Apr 1st 2017

The media: Still Afflicting the Comfortable

by Michael Johnson

Michael Johnson is a music critic with particular interest in piano. 

Johnson worked as a reporter and editor in New York, Moscow, Paris and London over his journalism career. He covered European technology for Business Week for five years, and served nine years as chief editor of International Management magazine and was chief editor of the French technology weekly 01 Informatique. He also spent four years as Moscow correspondent of The Associated Press. He is the author of five books.

Michael Johnson is based in Bordeaux. Besides English and French he is also fluent in Russian.

You can order Michael Johnson's most recent book, a bilingual book, French and English, with drawings by Johnson:

“Portraitures and caricatures:  Conductors, Pianist, Composers”

 here.

The international media – particularly U.S. print and broadcast outlets -- are accustomed to high tension with the governments they cover in Washington. The press has always relished its adversarial, intrusive and disruptive role, and presidents have never liked it. In the 1930s H.L. Mencken defined the mission of the press as “comforting the afflicted and afflicting the comfortable”.

And yet a strange peace is now emerging between the reporters and White House spokesman Sean Spicer. At the level of press briefings, the hostility is easing off. I have been monitoring these daily confrontations for two months and can sense a working relationship in the air. There is much laughter at Spicer’s quips. Questions from journalists seem less charged with suspicion. Reporters are getting on with their jobs. And they can count on the president’s ill-considered Tweets for daily headlines.

David Halberstam, by Michael Johnson

David Halberstam, who died in a car accident just ten years ago, would have been intrigued. For his 771-page book The Powers That Be is an extended chronicle describing where the U.S. media came from, who the key innovators were and how their foresight has stimulated and directed public discourse. His narrative is the story of confrontation dating back to the birth of a powerful U.S. press in the 1920s.

Presidential politics loom large in this narrative. The book reads as a freshly told tale of high anxiety in Washington partly because history has a way of repeating itself. In many eerie passages, he echoes current controversies. He could almost be talking about the jittery climate around the administration of Donald Trump.

Speaking of White House press corps:

“The entire national waited on him; if newsmen misread the rules or transgressed even slightly, he could come down hard and quickly, indeed quite brutally, on them… He tried to shape every story. … He was so confident of himself, so sure that he was the ablest man in the country to govern, so aware in his own patrician way of his right to be doing what he was doing, that he seemed totally natural as President; it was a great art and he made it seem artless.”

His subject, Franklin Roosevelt.

And whose White House is he describing here?

“ … it was a new kind of presidency, with far more potential for manipulation and far less accountability, far more able to dominate the landscape, with a capacity to transmit its will far faster and more directly. The new conditions also meant that the inner texture of the President himself and the state of his psyche became ever more important, because the possibilities of abuse were greater than ever …”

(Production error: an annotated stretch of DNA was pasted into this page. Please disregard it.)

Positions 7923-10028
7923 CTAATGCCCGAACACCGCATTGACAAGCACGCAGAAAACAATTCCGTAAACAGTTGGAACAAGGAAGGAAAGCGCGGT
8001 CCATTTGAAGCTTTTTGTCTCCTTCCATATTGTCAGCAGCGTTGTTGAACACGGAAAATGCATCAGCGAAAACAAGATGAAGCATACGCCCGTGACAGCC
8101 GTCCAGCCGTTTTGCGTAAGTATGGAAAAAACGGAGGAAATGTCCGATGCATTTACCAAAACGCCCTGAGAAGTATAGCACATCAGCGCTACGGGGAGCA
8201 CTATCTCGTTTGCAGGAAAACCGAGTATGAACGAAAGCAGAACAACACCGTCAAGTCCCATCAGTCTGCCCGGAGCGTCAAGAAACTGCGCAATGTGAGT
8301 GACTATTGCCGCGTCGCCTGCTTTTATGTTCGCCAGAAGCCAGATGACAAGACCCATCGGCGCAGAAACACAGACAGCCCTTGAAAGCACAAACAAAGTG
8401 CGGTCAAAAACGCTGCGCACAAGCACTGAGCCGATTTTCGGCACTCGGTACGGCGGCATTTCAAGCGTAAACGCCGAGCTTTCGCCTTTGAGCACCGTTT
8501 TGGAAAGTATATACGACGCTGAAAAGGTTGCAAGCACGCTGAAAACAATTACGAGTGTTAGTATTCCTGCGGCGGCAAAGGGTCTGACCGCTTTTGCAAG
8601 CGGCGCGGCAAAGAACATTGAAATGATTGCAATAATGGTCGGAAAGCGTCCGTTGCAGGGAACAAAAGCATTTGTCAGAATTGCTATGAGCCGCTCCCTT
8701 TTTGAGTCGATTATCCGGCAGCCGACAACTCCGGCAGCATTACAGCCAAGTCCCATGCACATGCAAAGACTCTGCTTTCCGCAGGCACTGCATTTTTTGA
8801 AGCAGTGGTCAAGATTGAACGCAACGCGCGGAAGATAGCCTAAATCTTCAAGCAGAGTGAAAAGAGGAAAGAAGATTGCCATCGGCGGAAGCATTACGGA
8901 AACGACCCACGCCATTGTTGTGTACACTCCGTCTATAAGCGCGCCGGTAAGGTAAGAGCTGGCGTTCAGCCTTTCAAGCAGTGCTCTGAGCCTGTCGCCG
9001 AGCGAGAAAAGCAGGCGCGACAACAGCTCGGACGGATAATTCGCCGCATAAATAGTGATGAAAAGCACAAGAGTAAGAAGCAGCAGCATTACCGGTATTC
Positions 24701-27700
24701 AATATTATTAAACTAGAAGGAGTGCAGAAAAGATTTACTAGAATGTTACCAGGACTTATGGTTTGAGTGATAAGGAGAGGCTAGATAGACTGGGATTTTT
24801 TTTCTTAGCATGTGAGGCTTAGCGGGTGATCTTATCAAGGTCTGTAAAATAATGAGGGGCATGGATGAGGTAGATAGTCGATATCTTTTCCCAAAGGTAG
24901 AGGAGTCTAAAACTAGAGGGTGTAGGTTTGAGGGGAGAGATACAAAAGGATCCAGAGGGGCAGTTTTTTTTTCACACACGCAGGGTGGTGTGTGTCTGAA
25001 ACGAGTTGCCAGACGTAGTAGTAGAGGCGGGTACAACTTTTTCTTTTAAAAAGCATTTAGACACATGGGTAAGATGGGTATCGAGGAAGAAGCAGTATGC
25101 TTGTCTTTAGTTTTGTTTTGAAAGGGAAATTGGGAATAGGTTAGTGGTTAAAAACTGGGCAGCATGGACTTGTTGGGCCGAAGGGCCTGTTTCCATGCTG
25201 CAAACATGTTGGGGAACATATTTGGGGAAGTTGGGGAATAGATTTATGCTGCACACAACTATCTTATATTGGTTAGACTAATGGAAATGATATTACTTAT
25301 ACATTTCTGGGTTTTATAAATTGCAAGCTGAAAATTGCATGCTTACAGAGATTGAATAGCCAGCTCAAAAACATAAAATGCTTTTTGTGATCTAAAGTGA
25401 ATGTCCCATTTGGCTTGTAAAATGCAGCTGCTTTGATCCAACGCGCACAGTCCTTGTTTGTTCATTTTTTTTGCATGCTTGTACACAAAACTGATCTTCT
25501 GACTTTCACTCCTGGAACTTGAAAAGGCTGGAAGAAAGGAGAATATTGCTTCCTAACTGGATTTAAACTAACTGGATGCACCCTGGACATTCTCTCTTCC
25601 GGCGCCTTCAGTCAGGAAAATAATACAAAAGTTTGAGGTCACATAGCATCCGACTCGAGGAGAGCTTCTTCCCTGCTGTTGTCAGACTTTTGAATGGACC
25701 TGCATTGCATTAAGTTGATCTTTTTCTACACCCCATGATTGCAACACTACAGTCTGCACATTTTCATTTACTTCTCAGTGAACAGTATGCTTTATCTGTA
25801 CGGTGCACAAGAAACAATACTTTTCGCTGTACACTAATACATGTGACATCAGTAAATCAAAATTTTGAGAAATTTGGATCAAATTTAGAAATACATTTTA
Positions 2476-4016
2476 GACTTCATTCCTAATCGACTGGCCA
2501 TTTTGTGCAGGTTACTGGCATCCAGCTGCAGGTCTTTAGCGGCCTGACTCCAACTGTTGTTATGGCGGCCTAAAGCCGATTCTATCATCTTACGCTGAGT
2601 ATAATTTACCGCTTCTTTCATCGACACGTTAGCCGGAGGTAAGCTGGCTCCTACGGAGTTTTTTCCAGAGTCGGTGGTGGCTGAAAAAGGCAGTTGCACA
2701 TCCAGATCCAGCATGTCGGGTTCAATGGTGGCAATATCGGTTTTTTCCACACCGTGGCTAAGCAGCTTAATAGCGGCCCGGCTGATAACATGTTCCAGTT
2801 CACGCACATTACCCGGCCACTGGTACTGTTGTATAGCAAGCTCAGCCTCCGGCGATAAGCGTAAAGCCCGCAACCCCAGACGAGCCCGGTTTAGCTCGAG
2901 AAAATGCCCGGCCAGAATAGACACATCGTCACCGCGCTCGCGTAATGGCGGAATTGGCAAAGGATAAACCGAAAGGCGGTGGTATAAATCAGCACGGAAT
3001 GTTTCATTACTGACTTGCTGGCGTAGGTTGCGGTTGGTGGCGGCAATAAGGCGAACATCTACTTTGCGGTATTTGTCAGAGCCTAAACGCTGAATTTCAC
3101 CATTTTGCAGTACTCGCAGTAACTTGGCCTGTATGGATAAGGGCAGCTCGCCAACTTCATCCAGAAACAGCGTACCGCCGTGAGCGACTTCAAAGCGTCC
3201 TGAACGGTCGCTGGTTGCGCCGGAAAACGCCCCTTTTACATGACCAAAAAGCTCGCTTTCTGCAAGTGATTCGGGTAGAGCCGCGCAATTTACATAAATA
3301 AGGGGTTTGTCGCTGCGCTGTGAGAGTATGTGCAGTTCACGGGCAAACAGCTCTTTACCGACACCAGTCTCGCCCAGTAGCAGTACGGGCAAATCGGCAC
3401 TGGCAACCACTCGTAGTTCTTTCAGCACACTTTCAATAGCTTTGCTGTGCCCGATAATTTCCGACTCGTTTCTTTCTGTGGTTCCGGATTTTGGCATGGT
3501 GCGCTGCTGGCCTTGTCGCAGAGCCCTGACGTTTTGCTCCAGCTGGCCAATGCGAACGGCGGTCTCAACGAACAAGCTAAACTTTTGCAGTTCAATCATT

Not Trump. His subject was John F. Kennedy and the sudden impact of political television.

Some of the great egos of the 1970s emerge vividly too, especially when performing at White House press conferences. Former CBS reporter Dan Rather felt the wrath of fellow Texan Lyndon Johnson for betraying his origins and adopting East Coast ways. As Halberstam told it:

“The first White House press conference Rather covered, Lyndon Johnson simply refused to see him or acknowledge his question … All (Rather’s) bosses were watching. A lot of institutional manhood was riding on it, it was imperative for Rather to show that he had the clout to do his job.” 

Rather was never given a chance to ask his question.

Regrettably Halberstam is not around to write an update but 17 years ago he looked backward. He took a dim view of what has changed, mainly in the loss of individuality and panache. And he noted that media companies were more hungry for profits than Pulitzers Prizes. Indeed, he said, Time, Inc., had become – through acquisitions and investments – a forest products company with a magazine appendage. He said he felt his big book seemed as if it had been written 200 years ago, not 20.

Halberstam was a star reporter in his days at The New York Times, having made his name covering the Vietnam War. His skeptical coverage won him a Pulitzer Prize in 1962. He deserves credit for standing up to the good-news generals and politicians during his tour there, including U.S. Defense Secretary Robert McNamara. He asked McNamara on a Saigon whirlwind visit whether the struggle in Vietnam was not a “bottomless pit”. McNamara, still trying to be hopeful at this stage, quipped, “No David. Every pit has a bottom.” Halberstam knew better. He had done his reporting.

Those habits served him well in backgrounding this complex story of the media as in the rest of his oeuvre that covered all his passions – some 20 books on such diverse subjects as baseball, basketball, the Kennedy-Johnson years, the Korean War and various social trends.

Halberstam was an old-fashioned reporter. He had no internet, no Google searches, no Wikipedia to rely on. He spent five years interviewing about 500 people, most of them face to face. He modestly called it “straight legwork”, for which there is no substitute. Reporting at his level was and still is a rigorous and demanding profession, nothing less than a constant search for truth.